Posted by Richard Koman - April 1, 2005
Bloggers with jobs were all a twitter when Mark Jen, the "Google blogger," was fired from his job because he posted some complaints about Google's compensation package, compared to his previous employer Microsoft. Mark has landed at Plaxo, a privately held company that offers electronic address book updating services.
Mark is taking the lead on drafting a blogging policy for Plaxo, the current draft of which has been released for public comment. "We want community comment," Mark told me in a phone call. "One of the draws of blogging is to connect directly to the community and open lines of communication. If companies want to use our policy or modify it, that's great."
Plaxo's policy supports blogging but takes clear steps to protect the company against communication that might cast the company in a bad light. For instance, the policy says, "We expect and insist that such communication does not substantively demean our environment. This means that constructive criticism — both privately and publicly — is welcome, but harsh or continuous disparagement is frowned upon."
Mark says that he and Plaxo management both realized the need for a formal policy, something he learned the hard way at Google. "After the incident I became aware of the issues involved in blogging in a corporate setting. You need sensitivity to corporate culture and climate."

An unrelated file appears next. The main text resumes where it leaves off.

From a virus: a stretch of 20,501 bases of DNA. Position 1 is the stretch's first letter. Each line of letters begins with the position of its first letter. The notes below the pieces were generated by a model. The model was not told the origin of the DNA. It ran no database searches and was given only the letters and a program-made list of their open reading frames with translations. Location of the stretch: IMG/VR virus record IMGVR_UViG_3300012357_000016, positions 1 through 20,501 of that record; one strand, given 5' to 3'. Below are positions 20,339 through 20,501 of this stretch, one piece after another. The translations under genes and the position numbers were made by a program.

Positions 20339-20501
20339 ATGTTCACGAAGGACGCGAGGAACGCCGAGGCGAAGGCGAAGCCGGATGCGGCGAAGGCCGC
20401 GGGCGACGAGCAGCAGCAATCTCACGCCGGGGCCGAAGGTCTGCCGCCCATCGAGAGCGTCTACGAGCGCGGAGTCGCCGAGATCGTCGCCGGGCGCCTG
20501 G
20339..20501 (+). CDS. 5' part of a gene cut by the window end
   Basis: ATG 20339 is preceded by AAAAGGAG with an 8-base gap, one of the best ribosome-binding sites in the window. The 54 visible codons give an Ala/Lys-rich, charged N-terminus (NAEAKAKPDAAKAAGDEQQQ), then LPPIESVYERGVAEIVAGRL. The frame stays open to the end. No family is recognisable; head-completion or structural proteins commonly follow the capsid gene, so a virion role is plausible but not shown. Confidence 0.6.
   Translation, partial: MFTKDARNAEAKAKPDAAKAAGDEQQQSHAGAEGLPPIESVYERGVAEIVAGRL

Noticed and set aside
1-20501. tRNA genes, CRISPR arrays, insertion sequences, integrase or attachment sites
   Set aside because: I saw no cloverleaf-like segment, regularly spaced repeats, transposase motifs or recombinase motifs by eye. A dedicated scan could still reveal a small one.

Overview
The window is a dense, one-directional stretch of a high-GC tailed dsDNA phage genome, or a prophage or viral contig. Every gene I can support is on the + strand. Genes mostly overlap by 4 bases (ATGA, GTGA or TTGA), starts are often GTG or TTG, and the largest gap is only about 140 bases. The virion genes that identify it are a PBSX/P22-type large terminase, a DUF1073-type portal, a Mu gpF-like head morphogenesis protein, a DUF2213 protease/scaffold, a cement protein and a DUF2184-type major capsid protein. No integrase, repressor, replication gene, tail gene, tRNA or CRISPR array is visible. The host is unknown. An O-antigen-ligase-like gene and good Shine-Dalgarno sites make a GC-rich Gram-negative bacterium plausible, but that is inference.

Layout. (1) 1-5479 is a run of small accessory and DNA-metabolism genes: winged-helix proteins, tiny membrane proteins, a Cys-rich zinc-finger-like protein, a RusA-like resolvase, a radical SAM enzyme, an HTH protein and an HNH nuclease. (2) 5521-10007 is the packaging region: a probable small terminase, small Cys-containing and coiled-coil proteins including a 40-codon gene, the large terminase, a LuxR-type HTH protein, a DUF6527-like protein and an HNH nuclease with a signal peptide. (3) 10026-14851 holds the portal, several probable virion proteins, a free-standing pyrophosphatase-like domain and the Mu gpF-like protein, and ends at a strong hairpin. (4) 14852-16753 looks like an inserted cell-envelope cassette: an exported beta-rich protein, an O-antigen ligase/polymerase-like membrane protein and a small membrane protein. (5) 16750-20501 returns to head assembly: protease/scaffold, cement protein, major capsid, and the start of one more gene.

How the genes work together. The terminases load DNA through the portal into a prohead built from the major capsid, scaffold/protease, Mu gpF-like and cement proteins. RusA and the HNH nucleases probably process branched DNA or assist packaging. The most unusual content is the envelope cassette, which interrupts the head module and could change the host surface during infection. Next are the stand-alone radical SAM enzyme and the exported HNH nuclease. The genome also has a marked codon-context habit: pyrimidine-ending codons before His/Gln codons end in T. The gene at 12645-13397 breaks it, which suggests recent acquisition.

In the blogosphere, Mark said, information travels in a "very interesting way" -- it can move extremely quickly or be completely forgotten. "Personally, I treat my writing as if my identity is blended into my employer's. I try to remember that it's known who I work for," Mark said. "Even if people don't disclose who they work for, that information isn't hard to come by."
Companies shouldn't be afraid of blogging, though, Mark cautions. It's an extremely powerful way of connecting with customers and partners. "Businesses can aggregate information across blogs and learn what customers are thinking."
Tweet this story Follow @tomforemski